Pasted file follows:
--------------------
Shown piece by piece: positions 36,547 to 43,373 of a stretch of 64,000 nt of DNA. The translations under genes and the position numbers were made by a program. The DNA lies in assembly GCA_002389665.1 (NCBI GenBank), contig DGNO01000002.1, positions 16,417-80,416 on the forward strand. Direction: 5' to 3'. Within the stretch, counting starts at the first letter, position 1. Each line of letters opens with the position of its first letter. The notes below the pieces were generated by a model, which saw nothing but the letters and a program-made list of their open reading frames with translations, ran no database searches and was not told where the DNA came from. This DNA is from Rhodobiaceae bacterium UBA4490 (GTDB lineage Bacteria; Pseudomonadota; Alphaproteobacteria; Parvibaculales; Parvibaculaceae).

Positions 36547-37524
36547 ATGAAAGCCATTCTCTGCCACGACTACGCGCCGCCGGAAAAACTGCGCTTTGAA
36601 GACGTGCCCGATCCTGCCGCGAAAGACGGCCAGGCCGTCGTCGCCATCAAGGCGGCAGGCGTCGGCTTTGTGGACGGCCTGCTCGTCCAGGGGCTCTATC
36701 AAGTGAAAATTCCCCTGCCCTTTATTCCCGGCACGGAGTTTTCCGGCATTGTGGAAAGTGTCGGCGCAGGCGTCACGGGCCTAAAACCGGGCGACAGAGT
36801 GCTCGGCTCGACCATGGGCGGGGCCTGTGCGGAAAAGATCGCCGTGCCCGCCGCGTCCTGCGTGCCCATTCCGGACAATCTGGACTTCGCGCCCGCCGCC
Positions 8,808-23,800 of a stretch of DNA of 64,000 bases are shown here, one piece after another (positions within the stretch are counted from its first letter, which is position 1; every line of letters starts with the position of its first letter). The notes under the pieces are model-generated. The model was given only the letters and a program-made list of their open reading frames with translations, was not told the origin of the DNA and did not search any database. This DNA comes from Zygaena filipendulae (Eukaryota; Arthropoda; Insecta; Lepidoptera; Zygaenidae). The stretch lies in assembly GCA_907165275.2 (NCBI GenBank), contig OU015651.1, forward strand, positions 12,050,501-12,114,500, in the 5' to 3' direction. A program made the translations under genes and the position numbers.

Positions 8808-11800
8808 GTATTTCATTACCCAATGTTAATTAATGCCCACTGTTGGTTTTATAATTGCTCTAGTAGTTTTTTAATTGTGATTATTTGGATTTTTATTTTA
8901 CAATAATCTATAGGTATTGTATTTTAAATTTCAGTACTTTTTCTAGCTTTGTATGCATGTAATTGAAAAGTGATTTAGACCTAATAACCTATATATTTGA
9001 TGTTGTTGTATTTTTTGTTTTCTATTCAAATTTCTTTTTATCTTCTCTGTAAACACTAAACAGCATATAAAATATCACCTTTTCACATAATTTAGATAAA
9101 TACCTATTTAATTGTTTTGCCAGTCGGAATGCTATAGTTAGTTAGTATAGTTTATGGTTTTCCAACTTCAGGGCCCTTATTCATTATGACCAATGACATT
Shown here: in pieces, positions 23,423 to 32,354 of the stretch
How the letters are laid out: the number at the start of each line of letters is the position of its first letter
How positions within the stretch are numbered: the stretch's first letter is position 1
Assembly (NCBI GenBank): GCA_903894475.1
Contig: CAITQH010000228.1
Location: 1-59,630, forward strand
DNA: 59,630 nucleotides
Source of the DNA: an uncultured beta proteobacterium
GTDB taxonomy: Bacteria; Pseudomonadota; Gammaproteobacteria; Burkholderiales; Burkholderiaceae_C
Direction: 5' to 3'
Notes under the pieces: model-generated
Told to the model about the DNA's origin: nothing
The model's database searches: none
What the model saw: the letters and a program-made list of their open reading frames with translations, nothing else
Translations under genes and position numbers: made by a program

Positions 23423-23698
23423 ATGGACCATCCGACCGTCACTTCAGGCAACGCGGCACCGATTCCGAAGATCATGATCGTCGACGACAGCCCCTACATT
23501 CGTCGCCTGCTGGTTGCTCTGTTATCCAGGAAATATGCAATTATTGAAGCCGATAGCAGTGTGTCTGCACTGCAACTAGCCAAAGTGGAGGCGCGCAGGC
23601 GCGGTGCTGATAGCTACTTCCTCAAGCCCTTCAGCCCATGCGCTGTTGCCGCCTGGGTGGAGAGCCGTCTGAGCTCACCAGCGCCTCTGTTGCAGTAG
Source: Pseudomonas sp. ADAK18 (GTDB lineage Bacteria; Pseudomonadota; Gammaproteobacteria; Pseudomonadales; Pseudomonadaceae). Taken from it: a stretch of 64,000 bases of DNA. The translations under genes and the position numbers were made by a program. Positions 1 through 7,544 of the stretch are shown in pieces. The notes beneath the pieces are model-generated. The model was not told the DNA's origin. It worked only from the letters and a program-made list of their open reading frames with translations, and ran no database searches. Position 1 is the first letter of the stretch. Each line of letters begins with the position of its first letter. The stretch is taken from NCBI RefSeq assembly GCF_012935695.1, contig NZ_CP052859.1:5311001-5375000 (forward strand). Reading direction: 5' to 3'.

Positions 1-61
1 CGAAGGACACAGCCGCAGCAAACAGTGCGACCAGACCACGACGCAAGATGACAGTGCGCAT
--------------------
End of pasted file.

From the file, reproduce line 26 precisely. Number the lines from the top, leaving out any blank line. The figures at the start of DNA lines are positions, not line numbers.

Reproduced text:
What the model saw: the letters and a program-made list of their open reading frames with translations, nothing else